Relative Prices and Sectoral Productivity
AbstractLack of comprehensive sectoral productivity data across a large set of countries has turned researchers to structural analysis using detailed international price data to infer cross country productivity at the sector level. Because the relative price of services is higher in rich than in poor countries (and rises with development), a standard interpretation of this observation in the literature is that cross-country productivity differences in the service sector are much smaller than in other sectors of the economy, in particular industry and tradable sectors. Using disaggregate price data from the International Comparison Program we show that the behaviour of the relative price of aggregate services is driven mainly by traditional services such as government, health, and education, but that for richer countries non-traditional services such as communication and transport and insurance and financial services gain in importance. We also show that the price of non-traditional services decreases with income and is much higher than that of traditional services, especially for poor countries. This pattern together with the reallocation across services account for the higher price of services in rich relative to poor countries. We study the importance of disaggregating the service sector for productivity implications at the sector level. Using both a simple development accounting framework and a model of the structural transformation in services, we find that cross-country productivity differences are very large in non-traditional services and at least as large as those in manufacturing. We argue with these results that development requires also an emphasis on solving the productivity problem in non-traditional services in poor countries.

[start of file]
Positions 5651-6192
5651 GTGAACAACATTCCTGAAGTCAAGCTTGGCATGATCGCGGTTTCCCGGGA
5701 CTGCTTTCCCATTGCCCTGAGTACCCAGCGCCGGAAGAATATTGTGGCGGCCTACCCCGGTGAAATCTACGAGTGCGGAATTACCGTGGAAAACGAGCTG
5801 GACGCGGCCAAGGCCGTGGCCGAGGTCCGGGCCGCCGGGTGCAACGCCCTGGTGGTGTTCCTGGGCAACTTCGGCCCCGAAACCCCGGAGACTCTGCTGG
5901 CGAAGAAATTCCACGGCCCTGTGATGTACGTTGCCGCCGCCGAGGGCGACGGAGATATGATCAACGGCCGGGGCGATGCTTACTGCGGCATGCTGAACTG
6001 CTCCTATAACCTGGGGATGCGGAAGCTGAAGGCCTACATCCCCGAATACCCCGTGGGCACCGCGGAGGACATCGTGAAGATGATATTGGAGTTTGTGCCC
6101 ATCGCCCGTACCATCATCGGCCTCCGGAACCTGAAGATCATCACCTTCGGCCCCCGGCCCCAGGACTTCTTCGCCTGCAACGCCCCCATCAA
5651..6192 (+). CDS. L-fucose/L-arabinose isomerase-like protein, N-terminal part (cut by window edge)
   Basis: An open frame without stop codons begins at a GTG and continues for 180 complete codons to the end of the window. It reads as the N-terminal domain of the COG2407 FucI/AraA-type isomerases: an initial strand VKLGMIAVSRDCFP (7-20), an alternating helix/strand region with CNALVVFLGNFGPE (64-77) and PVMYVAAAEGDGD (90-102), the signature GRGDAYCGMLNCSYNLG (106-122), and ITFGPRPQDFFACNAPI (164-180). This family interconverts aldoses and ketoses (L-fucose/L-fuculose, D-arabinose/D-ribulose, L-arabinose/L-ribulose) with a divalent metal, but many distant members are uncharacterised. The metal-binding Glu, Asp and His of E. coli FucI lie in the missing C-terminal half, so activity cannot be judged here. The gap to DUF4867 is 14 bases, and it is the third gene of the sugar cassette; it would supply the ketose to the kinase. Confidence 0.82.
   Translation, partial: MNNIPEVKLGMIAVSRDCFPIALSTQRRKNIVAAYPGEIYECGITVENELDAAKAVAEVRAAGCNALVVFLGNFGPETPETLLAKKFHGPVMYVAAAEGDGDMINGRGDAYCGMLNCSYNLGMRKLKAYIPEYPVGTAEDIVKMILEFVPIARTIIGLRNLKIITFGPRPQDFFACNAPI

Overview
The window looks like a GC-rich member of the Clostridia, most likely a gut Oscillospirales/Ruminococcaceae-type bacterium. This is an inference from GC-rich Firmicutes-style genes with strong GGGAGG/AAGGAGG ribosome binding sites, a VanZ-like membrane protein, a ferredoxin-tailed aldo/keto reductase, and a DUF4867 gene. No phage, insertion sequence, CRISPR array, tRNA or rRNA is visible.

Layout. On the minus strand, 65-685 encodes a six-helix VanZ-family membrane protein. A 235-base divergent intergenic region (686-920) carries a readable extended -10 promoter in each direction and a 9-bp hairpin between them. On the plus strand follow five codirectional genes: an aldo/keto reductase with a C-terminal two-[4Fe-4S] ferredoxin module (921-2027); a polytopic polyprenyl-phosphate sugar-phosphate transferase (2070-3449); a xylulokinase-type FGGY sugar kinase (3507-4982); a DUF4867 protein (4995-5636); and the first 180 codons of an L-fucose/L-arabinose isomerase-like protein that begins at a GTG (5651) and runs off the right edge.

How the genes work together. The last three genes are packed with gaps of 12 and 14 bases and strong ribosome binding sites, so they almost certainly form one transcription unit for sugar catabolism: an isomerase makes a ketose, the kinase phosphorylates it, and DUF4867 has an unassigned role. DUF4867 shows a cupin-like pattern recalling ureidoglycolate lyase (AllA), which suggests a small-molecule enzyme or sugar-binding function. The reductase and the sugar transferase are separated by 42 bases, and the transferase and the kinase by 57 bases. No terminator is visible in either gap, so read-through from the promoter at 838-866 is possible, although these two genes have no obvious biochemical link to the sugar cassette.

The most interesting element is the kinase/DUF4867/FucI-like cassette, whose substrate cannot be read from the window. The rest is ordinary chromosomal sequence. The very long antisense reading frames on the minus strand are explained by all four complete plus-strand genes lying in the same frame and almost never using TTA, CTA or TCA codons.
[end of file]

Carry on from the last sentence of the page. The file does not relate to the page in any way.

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Bibliographic InfoPaper provided by Society for Economic Dynamics in its series 2012 Meeting Papers with number 1100.
Date of creation: 2012
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